The Hollywood is an empty tin can diner in Baltimore, under I-83 at the southwest corner of the farmer’s market. I’m guessing that it most recently shuttered in 2017, having closed and moved several times over the years. Long ago, it provided a memorable setting for several scenes of the movie “Diner.” I snipped it from the downtown Baltimore landscape and moved it to an open field in Santa Ynez, CA, and filled it with people from Baltimore, New York, Philadelphia, and Washington, DC. I hope it’s doing well.
Every day, a world-weary waitress with her hair piled into a bun, serves the best coffee you can get and keeps your cup filled to the brim. People meet there, make their plans, forge relationships, start ventures, say goodbyes, and fall in love. No one falls out of love at the Hollywood Diner. It’s never happened and it never will. Once, a couple tried to break up in the corner booth, but the bearclaw pastry and the hash browns convinced them that it was best, perhaps, to give it another go. On a snowy winter day in someone’s memory, twins were conceived in the other corner booth.
The owners are a mysterious bunch. Is it an old married couple, he a veteran of some foreign war, she a correspondent who still posts anonymously? Or is it a consortium composed of American, Japanese, and Brazilian interests, a partnership forged in the interest of money laundering? Or is it a publicly held trust? It’s hard to tell. The staff are rumored to be paid in their choice of cannabis greenhouse shares, crypto, or exotic conscientiously-sourced chocolate, though most enjoy the work so much they’d do it for free. That’s what they say.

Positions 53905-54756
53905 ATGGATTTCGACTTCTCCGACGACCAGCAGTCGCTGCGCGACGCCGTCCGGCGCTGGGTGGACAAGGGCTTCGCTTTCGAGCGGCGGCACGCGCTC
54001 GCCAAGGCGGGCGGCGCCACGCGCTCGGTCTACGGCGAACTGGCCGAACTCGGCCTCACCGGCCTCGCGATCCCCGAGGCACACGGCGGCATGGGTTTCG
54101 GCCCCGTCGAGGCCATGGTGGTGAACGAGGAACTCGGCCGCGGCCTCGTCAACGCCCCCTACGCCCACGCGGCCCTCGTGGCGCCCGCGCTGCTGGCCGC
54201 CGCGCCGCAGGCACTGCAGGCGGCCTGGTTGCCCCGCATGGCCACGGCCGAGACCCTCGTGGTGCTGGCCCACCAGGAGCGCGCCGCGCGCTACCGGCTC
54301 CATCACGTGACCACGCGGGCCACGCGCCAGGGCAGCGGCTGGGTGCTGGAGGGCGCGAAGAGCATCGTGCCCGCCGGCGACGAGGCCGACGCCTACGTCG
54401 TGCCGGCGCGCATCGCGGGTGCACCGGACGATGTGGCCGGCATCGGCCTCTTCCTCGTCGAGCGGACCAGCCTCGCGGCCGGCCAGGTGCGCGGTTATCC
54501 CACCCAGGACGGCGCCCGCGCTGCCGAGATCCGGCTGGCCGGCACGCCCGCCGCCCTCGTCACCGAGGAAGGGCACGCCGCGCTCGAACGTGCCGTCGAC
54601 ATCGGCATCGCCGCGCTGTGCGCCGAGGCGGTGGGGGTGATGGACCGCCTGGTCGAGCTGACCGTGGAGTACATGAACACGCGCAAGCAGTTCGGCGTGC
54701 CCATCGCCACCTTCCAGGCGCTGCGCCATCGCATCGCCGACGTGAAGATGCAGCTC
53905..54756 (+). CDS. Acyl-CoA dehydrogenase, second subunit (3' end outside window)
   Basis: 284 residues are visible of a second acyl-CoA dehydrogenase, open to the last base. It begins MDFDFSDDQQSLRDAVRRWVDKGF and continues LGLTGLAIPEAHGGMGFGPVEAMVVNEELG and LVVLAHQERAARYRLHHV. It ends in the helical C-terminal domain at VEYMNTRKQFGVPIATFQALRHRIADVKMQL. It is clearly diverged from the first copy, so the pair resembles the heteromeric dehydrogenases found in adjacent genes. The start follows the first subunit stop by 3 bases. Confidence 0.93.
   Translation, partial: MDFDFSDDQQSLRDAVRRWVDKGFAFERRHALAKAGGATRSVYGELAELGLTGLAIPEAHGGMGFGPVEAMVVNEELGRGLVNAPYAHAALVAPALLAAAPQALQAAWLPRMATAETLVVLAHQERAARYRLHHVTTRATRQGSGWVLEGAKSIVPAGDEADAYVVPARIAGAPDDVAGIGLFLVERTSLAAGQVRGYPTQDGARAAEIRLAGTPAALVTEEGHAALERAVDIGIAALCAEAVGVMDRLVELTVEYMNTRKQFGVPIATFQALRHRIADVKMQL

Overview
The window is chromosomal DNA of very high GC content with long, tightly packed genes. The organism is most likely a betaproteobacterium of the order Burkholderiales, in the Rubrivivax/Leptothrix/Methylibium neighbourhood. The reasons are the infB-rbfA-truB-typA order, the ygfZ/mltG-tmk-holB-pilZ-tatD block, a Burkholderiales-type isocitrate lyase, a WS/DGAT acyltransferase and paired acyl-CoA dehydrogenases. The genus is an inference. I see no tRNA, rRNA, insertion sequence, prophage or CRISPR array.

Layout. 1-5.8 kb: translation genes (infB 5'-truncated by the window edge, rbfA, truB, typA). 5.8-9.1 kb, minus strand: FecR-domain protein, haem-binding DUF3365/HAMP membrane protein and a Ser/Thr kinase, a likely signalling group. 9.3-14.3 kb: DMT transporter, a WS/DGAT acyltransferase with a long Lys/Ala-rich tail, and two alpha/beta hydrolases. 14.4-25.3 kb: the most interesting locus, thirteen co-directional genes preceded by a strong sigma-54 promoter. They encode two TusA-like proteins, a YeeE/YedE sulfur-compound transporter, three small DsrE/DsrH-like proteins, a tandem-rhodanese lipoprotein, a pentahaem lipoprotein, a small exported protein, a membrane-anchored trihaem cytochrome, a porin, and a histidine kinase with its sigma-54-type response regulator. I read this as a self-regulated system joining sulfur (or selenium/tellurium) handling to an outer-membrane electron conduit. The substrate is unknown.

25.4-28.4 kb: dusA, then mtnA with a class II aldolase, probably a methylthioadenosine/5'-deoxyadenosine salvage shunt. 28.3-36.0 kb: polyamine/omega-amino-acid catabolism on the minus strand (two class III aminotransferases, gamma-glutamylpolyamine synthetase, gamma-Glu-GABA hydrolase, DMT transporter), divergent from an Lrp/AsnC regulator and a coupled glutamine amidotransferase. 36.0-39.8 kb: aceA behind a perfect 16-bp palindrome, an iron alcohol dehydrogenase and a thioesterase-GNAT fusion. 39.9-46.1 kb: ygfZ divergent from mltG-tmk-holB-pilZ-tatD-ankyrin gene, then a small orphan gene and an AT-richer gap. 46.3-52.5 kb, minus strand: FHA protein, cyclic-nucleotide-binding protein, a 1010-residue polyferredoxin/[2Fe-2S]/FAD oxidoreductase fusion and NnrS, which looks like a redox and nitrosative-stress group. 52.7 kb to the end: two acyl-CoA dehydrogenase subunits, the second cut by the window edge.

A few years ago we were wandering around Ireland and came across Staigue Fort on a cold, cloudy day in late June. We took photos, climbed the stone walls, and marveled at how something could last so long without so much as a dollop of mortar.
Then one day it turned out the fort needed to be the setting for a collage. A 5K had just gone past our house and I shot dozens of pictures of runners knowing they’d rather run atop the fortress than down some city street.
Memory, she said, is like a collage. We remember patches of things and cut and paste them into something like the past but different, more dreamlike. She says things like that, or at least that’s how I remember it.
And that’s how dreams are, weird collages of memories and hopes and fears.